A new Airbus facility opened to battle Boeing for new wing designs

Airbus has officially opened its new Wing Technology Development Centre (WTDC) in Filton, UK. The plant will further its "Wing of Tomorrow" program.
Christopher McFadden
Representational image
Representational image


Airbus has officially opened its new wing technology plant in Filton, England. Inaugurated by British Industry Minister Nusrat Ghani, the new plant is a fundamental part of Airbus' plan for its so-called "Wing of Tomorrow."

The plant's primary mission, at present, is to further development of Airbus' designs for wings that are longer, lighter, more slender, and feature folding wingtips to fly more sustainably.

The plant will develop innovative wing designs

The research will enhance the speed of designing, building, and testing wings for next-generation aircraft. Utilizing cutting-edge technology and world-class demonstrators, the facility will also seek to optimize the performance of the wings.

A new Airbus facility opened to battle Boeing for new wing designs
Wing Technology Development Centre

The extension of wings, making them more streamlined and lighter, is a significant opportunity to increase fuel efficiency, decrease CO2 emissions, and eventually achieve the aviation industry's objective of attaining net-zero carbon emissions by 2050, Airbus explains.

“The new Wing Technology Development Centre will help us to ground our research in practicality. A key element of how we deliver technology for next-generation aircraft wings is through Wing of Tomorrow (WoT), our largest research and technology program led by the team in the UK," said Airbus Head of Filton site and Wing of Tomorrow Programme Sue Partridge.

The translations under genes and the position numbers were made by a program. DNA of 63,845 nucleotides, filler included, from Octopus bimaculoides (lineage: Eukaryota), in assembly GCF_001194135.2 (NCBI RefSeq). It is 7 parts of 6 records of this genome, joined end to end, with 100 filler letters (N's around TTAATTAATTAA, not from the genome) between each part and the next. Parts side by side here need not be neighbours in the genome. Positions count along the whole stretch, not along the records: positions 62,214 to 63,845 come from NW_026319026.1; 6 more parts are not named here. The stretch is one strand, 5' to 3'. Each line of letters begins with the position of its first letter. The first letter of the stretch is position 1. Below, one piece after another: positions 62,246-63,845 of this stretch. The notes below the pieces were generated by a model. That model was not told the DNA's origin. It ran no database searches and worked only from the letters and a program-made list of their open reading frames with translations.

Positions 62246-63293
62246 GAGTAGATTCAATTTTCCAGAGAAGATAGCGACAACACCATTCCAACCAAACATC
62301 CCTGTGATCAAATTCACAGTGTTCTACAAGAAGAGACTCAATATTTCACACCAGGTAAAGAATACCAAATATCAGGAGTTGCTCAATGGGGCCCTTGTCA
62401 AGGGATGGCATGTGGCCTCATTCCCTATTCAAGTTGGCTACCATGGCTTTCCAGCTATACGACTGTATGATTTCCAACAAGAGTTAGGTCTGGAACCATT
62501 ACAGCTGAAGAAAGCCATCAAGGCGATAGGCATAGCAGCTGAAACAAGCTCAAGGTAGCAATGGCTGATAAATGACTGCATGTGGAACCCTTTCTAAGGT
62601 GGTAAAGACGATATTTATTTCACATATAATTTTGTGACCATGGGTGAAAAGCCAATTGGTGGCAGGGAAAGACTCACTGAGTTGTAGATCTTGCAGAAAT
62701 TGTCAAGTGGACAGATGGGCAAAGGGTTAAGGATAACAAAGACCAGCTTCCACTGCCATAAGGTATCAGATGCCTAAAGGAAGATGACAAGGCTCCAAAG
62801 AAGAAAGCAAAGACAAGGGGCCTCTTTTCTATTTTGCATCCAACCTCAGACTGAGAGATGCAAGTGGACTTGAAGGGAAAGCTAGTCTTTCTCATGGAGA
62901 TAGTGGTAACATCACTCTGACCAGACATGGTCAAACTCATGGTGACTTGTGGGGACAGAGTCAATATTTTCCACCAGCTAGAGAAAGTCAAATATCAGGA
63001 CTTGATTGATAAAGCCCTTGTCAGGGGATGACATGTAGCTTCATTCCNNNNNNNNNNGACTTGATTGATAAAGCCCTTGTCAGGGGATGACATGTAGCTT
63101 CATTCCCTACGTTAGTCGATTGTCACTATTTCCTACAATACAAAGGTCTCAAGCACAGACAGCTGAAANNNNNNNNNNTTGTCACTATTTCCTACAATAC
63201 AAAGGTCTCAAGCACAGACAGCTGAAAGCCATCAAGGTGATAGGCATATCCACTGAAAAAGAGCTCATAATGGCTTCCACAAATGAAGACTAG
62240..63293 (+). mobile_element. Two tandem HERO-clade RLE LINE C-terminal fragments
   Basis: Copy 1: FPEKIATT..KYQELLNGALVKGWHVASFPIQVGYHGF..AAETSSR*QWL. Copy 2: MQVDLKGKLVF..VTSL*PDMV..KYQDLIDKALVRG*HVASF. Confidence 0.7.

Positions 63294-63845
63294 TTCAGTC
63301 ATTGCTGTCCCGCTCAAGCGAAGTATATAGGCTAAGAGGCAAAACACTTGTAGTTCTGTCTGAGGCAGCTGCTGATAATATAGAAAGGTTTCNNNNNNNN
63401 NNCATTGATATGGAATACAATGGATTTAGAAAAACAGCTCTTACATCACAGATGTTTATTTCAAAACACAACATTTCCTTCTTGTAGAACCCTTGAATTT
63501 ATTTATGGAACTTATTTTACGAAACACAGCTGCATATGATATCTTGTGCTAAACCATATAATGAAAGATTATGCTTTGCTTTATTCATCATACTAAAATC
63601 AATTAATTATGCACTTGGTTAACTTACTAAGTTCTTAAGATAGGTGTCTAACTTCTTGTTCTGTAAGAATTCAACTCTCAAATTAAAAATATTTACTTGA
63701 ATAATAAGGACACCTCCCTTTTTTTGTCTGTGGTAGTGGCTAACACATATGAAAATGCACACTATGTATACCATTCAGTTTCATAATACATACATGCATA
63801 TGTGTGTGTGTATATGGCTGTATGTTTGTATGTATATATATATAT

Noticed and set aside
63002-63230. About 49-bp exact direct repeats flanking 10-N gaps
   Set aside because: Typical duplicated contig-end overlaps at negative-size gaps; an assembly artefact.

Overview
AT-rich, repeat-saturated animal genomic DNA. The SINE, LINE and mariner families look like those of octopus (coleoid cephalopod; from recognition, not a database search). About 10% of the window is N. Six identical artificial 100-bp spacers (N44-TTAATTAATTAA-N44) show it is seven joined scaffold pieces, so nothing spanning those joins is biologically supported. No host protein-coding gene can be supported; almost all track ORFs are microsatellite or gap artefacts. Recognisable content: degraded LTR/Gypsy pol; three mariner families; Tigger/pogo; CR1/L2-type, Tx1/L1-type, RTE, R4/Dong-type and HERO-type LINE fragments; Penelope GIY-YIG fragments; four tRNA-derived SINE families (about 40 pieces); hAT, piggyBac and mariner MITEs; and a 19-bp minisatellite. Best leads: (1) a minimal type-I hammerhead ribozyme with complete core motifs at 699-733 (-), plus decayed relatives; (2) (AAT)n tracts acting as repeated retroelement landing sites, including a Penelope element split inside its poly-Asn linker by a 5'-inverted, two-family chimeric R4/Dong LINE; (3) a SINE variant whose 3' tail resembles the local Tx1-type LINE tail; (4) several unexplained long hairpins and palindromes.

“Last week, we achieved a critical milestone in the program when our second wing demonstrator was completed by the team in Broughton, Wales, and delivered to the WTDC. Here it will be prepared for structural testing in our Aerospace Integrated Research and Technology Centre (AIRTeC)," she added.

"This is about getting [the] technology ready for a future single-aisle product, so a high (production-)rate product," Partridge said of a set of demonstrator models," she also explained.

"We need to develop composite technologies to get weight out of the wing, but they need to be at the right cost and the right production-rate capability," she added. Through the WoT program, Airbus can develop and investigate innovative manufacturing and assembly technologies to ensure that the coming generations can still enjoy the benefits of air travel.

“It’s about preparing our people, technology, industrial system, supply chain, and digital and physical capabilities for next-generation aircraft. We’re leveraging industry partners and the very best digital tools and automation to identify potential technology bottlenecks that may slow us down in the future. The foundations we lay now will help us build better and faster when the time comes," said Partridge.

The research is also receiving healthy funding, with the Aerospace Technology Institute has been awarded Airbus £117 million in 2014 for its "Wing of Tomorrow" program.

The wings may be used on future Airbus airliners

The A320/321 and Boeing 737 are best sellers and are currently built with aluminum. However, designers are optimistic that using composites will enable the creation of wings with new, efficient tapering techniques. The challenge lies in the fact that composite parts are more expensive to manufacture, and it is more difficult to offset these costs on the economically-priced A320 and 737 compared to larger aircraft already constructed with composites.